A light valve is a device in which the light transmission can be varied in accordance with an externally applied electrical signal. Such a light valve typically has a fiber optic face plate at the input surface, followed by a photoconductive layer, followed by a layer of an electro-optic material (typically a liquid crystal), and ending with a second transparent electrode on the output surface. Operationally, an incident intensity image is presented at the input side of the light valve and is transitioned via the fiber optic face plate and transparent electrode to the photoconductive layer. A voltage is placed across the input and output transparent electrodes which gives rise to an electric field across the entire device. The layer of electro-optic material, whose birefringence varies as the electric field across it varies, responds to produce an output image which is transitioned to the output electrode. Additional layers of index matching dielectric material are introduced by some manufacturers between the photoconductive and electro-optic layers to isolate the input and output light beams and to allow reflective readout through the output transparent electrode. The spatially varying irradiance of the input image gives raise to spatially varying conductivity across the photoconductive layer which in turn gives rise to a spatially varying electric field across the output electro-optic material. The birefringence of the output electro-optic layer thus varies spatially with the spatially varying electric field, and the polarization of a linearly polarized readout beam (coherent or incoherent) will exhibit a spatially varying polarization as it leaves the output surface of the light valve. If the output beam passes through a linear polarized oriented orthogonally to the original polarization of the readout beam, a positive output intensity image will be produced. If the output beam passes through a parallel linear polarizer, a negative output intensity image will be produced.
An input image G is presented simultaneously at light valves 32 and 24. Light valve 32 continuously integrates the input image producing a continuous reference image h, which consists of the time integral of the previous 100-200 ms of input data. This integration time is somewhat longer than the integration time of typical liquid crystal light valves and is controlled by the input image irradiance and the bias voltage. An incoherent light source S1 is situated such that its light beam is pointed directly at the output side of the light valve 32. Light valve 24 is positioned such that a line drawn perpendicular from the output surface of the valve is perpendicular to the light path from source S1 to valve 32. A polarized beamsplitter 34 is placed at the intersection of the light path from source S1 and the perpendicular line from valve 24 such that it will reflect the light from source S1 onto the output surface of light valve 24. This beamsplitter causes the reflected light to become polarized and also polarizes the light which passes through it. The light is then reflected from the output side of the light valve back through the polarizing beamsplitter 34 and onto a TV camera 36 lens. The character of the light reflected from the output side of the light valve is controlled by the image focused on the input side of the light valve.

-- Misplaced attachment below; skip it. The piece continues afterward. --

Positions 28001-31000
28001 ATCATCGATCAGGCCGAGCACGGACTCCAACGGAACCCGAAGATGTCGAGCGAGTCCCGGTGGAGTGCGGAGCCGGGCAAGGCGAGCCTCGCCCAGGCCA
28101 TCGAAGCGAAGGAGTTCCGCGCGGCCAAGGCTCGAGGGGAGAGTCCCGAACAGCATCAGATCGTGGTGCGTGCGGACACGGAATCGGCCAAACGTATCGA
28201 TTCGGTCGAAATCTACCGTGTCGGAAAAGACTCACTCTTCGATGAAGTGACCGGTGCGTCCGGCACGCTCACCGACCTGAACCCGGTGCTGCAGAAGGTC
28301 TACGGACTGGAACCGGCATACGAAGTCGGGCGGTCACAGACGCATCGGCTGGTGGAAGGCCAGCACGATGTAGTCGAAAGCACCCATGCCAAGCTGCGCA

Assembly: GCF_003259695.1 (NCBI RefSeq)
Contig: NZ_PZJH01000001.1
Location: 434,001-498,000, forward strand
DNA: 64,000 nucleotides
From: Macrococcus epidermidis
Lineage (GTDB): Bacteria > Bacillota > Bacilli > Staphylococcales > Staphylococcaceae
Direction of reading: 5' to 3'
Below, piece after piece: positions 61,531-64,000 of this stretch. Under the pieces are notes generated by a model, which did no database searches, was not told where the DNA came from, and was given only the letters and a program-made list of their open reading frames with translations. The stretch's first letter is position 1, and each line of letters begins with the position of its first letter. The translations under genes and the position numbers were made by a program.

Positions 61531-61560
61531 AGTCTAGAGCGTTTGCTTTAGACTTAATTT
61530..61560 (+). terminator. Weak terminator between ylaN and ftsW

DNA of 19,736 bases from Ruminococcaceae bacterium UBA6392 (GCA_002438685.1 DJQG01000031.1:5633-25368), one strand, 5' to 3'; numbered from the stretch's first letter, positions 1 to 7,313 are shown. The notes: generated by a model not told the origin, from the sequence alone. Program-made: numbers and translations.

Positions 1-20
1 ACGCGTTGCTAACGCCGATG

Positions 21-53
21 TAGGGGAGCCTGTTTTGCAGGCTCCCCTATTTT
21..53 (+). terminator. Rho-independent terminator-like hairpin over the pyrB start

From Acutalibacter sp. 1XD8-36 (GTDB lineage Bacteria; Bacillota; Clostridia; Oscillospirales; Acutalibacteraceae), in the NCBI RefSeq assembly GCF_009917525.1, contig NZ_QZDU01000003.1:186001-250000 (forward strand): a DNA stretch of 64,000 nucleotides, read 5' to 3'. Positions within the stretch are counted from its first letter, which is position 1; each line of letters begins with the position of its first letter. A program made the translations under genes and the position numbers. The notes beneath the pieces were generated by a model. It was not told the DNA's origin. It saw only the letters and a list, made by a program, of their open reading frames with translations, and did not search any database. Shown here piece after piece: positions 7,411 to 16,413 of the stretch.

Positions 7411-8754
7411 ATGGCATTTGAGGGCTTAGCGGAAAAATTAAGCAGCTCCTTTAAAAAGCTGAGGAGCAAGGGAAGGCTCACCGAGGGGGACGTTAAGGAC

Similarly, another polarizing beamsplitter 38 is placed in the light path from source S1, between light valve 32 and beamsplitter 34, such that it will reflect the light from the output side of light valve 32 by 90° thereby sending it to a third light valve 40. A λ/4 retarder 42 is introduced between light valves 32 and beamsplitter 38 to provide an additional 90° of rotation of the polarization of the reflected readout beam at valve 32 (The retarder 42 is traversed twice by the readout beam.), so that the image h is effectively read out between parallel polarizers, thus producing a negative image h at the output of the polarizing beam-splitter 34. The images G and -h are combined at a 30-60 Hz rate to form G-h at the input to the TV camera. Similarly, a positive image h is produced at the output of beamsplitter 38 and is sent to light valve 40.
The combination of valves 24 and 32, light source S1, polarizing beamsplitter 34, and the λ/4 retarder comprise the image subtraction system 14 of FIG. 1.
The output of TV camera 36 is a video signal which is coupled through an analog-to-digital converter and sent to digital computer 44 to be used in the extended Kalman filter algorithm.
Light valve 40 serves as an input to a coherent optical spatial filtering system. The reference image h is the input to the spatial filter. An analyzer 46 is installed just prior to light valve 40 for changing the polarization pattern back to an image amplitude pattern. The output side of light valve 40 faces a series of lenses 48, 50, and 52 oriented in a straight line to accept and transition an image appearing on the output side of the light valve. A laser 51 with its beam passing through a pinhole 56 and lens 58 is positioned with its beam oriented parallel with the output surface of light valve 40 and perpendicular to the light path passing between valve 40 and lens 48. A beamsplitter 60 is inserted into this light path such that the beam from the laser is reflected onto the output surface of valve 40 to readout the image h with the reflected light which then traverses beamsplitter 60 and is transitioned through lenses 48, 50 and 52 to appear on the input side of another light valve 54. An analyzer 47 is installed at the focal point of lens 50 for converting the polarization pattern to an image amplitude pattern while a spatial filter 16 is installed at the focal point of lens 48 for filtering and noise reduction purposes.